Learning to cook generated human brain growth 1.8 million years ago, study shows
The cooking techniques you’re learning in your online culinary course may help you create healthy meals for your family, but did you know that cooking is one of the things that makes us distinctively human? According to a study conducted at the Federal University of Rio de Janeiro, the surge in human brain size that happened approximately 1.8 million years ago can be linked to the innovation of cooking. Hot meals have consequently helped the human brain size double over the subsequent 600,000 years, while our primate cousins who consume raw foods did not experience the same effects.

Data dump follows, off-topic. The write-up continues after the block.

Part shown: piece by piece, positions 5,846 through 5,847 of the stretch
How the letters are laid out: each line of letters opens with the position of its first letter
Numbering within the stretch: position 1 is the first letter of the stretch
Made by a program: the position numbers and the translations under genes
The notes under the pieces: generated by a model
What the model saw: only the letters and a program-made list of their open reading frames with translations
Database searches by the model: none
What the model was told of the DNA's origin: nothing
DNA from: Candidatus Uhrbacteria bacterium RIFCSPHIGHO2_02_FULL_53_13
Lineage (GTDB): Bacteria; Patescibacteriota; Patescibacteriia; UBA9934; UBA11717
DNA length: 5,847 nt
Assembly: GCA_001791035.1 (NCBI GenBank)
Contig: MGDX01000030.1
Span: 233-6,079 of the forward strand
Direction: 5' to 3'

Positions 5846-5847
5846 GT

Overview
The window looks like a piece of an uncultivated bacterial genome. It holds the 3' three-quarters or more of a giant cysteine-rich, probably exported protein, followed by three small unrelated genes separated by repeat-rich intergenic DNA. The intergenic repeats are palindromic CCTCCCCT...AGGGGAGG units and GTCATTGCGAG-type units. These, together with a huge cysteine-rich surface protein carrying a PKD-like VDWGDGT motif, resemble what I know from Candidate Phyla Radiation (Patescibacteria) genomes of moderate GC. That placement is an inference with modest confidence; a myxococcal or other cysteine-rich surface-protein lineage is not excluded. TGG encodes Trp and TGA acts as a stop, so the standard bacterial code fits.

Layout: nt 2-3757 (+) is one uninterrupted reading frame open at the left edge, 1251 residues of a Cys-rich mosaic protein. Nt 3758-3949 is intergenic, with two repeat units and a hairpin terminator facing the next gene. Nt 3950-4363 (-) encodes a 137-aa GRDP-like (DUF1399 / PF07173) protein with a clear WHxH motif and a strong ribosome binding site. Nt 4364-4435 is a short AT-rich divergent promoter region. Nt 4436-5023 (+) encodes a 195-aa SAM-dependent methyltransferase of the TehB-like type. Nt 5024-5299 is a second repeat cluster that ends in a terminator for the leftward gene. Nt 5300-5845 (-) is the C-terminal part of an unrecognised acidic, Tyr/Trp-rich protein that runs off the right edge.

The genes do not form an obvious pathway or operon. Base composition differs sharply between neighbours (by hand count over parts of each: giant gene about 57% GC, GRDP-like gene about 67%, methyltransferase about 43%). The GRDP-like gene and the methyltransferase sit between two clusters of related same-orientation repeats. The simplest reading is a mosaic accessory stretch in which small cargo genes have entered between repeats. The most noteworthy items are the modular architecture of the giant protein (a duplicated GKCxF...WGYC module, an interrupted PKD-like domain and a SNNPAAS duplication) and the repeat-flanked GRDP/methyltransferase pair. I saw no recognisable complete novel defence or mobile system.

According to National Geographic, when our ancestors learned to cook food over a fire, they were able to unlock more nutritional properties. When food is raw, only 30 to 40 percent of the nutrients are metabolized by the body, while 100 percent of a cooked meal can be broken down and used as fuel. When you put your culinary academy skills to work, you’re helping to make your meals more nutritious.
“Applying fire to food also softens tough fibers, releases flavors and speeds up the process of chewing and digesting,” the source explained. “The extra nutrition, and the improved eating experience, allowed our prehistoric ancestors to spend less time searching for food – and less time chewing through tough plants for meager caloric reward.”